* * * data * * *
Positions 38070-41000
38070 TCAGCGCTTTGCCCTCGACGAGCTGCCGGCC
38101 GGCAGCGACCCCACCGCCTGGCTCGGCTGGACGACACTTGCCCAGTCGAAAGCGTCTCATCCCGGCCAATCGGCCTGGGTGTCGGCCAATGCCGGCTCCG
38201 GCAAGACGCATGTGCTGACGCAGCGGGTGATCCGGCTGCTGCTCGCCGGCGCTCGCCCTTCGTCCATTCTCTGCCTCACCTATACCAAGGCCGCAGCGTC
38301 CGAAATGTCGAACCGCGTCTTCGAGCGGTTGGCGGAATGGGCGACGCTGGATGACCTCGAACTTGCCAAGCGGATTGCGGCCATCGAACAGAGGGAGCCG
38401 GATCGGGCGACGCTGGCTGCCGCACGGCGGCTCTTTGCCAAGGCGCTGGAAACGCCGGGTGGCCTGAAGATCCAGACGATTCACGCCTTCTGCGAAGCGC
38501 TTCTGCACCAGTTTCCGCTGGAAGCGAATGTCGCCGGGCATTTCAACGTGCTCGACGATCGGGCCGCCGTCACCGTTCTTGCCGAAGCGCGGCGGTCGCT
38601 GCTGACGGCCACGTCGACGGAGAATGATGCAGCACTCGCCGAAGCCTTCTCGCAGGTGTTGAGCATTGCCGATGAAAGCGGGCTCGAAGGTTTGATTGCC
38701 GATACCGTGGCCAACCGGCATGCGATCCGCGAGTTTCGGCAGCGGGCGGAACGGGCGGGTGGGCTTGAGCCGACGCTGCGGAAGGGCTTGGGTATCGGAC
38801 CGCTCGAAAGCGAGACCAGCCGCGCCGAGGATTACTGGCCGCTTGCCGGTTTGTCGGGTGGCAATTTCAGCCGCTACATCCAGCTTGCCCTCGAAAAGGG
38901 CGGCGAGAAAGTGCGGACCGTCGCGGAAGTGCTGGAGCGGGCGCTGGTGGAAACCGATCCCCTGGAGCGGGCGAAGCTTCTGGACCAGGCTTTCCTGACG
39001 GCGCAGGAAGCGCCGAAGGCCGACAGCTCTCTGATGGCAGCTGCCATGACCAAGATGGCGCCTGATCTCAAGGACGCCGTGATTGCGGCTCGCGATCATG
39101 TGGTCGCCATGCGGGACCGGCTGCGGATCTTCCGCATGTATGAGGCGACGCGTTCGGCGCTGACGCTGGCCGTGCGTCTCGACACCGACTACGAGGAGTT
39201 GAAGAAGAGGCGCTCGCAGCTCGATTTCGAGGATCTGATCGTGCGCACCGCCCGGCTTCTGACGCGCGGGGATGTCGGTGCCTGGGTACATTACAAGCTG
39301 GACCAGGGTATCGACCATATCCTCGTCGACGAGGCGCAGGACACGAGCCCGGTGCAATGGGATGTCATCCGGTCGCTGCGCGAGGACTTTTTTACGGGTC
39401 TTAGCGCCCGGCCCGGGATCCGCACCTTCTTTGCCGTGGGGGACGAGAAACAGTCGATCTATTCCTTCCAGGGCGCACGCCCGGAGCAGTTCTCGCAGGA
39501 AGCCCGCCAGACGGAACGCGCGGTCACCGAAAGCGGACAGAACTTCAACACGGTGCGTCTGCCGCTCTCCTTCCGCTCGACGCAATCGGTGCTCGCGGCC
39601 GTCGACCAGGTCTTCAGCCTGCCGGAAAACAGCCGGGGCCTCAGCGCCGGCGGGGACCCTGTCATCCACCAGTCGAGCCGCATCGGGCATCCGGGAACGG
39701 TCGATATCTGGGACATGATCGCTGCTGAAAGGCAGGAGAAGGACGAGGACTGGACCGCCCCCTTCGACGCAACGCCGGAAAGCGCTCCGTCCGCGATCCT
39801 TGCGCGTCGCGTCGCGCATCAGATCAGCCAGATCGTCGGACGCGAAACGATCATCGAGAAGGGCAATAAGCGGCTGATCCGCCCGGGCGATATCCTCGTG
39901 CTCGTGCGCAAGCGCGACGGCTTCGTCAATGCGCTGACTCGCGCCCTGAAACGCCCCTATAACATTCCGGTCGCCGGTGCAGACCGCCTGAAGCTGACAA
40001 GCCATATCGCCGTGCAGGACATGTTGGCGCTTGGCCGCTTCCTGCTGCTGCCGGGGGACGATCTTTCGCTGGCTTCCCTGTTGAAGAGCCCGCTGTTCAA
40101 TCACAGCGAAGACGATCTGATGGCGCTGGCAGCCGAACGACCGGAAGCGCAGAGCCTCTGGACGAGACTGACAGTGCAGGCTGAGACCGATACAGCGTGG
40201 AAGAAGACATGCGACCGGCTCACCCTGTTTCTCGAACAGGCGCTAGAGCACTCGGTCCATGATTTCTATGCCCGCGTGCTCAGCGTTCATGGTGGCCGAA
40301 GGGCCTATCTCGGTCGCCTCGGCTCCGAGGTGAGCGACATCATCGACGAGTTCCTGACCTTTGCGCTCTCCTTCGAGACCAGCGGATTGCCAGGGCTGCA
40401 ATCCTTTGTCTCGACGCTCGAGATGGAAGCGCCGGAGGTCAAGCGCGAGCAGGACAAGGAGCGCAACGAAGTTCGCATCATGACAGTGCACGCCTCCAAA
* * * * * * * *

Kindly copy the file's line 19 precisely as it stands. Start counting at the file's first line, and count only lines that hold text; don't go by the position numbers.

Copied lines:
39701 TCGATATCTGGGACATGATCGCTGCTGAAAGGCAGGAGAAGGACGAGGACTGGACCGCCCCCTTCGACGCAACGCCGGAAAGCGCTCCGTCCGCGATCCT